Further to that, exhibitions are often not the primary place that I want my art to be—and that has also been liberating, as I don’t necessarily feel dependent on a gallery system. Galleries can be great, but they’re also quite specific, and certainly aren’t the only place that I want my work moving. In that sense I am also just as interested in publishing, broadcast, public intervention as I am in the potential of a single conversation. I want my work moving in the public sphere and the social space between people—exhibitions can be a means to that, but they aren’t the only means.

I don’t know if art is any more or less able to shift mentalities than say the media, or education, or politics, or religion, or sport, or law, or literature—but it is the language I feel most able to contribute to, and most excited by. All of it is vital, and that’s why collaboration in an anti-disciplinary sense is important too.

Alana Hunt, Nine Hundred and Sixty Seven, 2021

In the video work Nine Hundred and Sixty Seven, Sam Walsh, former CEO of Rio Tinto, narrates the project summaries of 967 applications seeking legal permission to destroy, damage or alter an Aboriginal site via section 18 of the WA Aboriginal Heritage Act between 2010-20. Can you tell me how this work emerged? How did you involve the former CEO of Rio Tinto in the project? Is his participation part of the company’s communication strategy? I’m thinking in particular in statements they made of “serious introspection” and learning from their mistakes?

Via the state government’s website I managed to access the outcomes of Section 18 decisions between 2010-20. Interestingly, after the legislation came under public scrutiny this information was taken off the government’s website. But by then I had already made the video. I produced it in powerpoint with 967 individual slides, using a restrained aesthetic aligned with the aerial font and colour coding of the PDFs I sourced the summaries from. I shared the work in progress with the KLC and the chairman Antony Watson said the work was great, but as it was only text, it was not legible to many Aboriginal people across the Kimberley, especially people like his Father who did not learn to read or write. I realised the film needed oral narration, and knew the narrator needed to be someone who had actually been involved with the submission of one of these Section 18 applications. I contacted a few organisations I knew had submitted a Section 18 application, and asked if any staff would be interested in narrating my film. No one put their hand forward. Someone suggested Sam Walsh, and I managed to source his email. He replied really swiftly. I spoke very frankly about the work, and after a little back and fourth he agreed. Sam was in retirement after a 25 year career with Rio Tinto and had been an important public advocate for the legislation’s reform following Juukan Gorge. I think we just connected at an opportune time.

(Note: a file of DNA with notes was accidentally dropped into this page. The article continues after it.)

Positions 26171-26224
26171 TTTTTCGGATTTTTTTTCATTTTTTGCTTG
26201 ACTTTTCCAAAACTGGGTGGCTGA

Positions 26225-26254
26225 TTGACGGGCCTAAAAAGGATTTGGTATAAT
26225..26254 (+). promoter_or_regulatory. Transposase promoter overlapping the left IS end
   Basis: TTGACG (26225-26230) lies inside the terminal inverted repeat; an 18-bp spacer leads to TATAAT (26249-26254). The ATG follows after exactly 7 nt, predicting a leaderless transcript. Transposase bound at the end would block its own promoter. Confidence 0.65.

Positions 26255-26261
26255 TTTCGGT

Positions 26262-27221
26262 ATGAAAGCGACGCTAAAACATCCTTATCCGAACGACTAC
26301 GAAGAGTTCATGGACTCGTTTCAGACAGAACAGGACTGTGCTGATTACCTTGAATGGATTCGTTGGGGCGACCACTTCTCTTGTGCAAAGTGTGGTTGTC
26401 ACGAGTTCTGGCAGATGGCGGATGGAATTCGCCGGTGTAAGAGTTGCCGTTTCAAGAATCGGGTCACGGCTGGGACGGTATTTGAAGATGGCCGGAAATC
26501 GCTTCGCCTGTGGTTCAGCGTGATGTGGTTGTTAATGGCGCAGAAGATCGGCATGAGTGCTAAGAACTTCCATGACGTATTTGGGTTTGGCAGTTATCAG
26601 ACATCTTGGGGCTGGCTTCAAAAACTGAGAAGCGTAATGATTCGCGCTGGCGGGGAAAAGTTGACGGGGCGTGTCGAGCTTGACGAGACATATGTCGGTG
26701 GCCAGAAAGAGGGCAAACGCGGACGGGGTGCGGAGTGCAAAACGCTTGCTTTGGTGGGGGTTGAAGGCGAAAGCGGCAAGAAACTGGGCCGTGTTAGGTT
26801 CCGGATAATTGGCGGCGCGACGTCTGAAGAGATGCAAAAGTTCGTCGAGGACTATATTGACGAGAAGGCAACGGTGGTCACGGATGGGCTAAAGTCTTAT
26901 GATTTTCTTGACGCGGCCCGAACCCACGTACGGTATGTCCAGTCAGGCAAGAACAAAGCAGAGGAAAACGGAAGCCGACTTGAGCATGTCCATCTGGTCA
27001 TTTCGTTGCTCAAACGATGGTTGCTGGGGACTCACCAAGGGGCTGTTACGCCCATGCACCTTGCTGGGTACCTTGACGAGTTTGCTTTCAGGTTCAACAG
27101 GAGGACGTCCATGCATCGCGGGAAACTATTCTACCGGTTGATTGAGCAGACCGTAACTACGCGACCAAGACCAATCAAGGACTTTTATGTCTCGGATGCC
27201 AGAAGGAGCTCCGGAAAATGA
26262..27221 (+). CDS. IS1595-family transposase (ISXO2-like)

I like that you raise the company’s communication strategy—further language that needs examination. Weasel words. I have no idea if anyone currently working at Rio Tinto is aware of my work. Either way, I don’t think my video is very redemptive for Sam Walsh or Rio Tinto…it’s more matter of fact.

Any upcoming project, event or field of research you could share with us?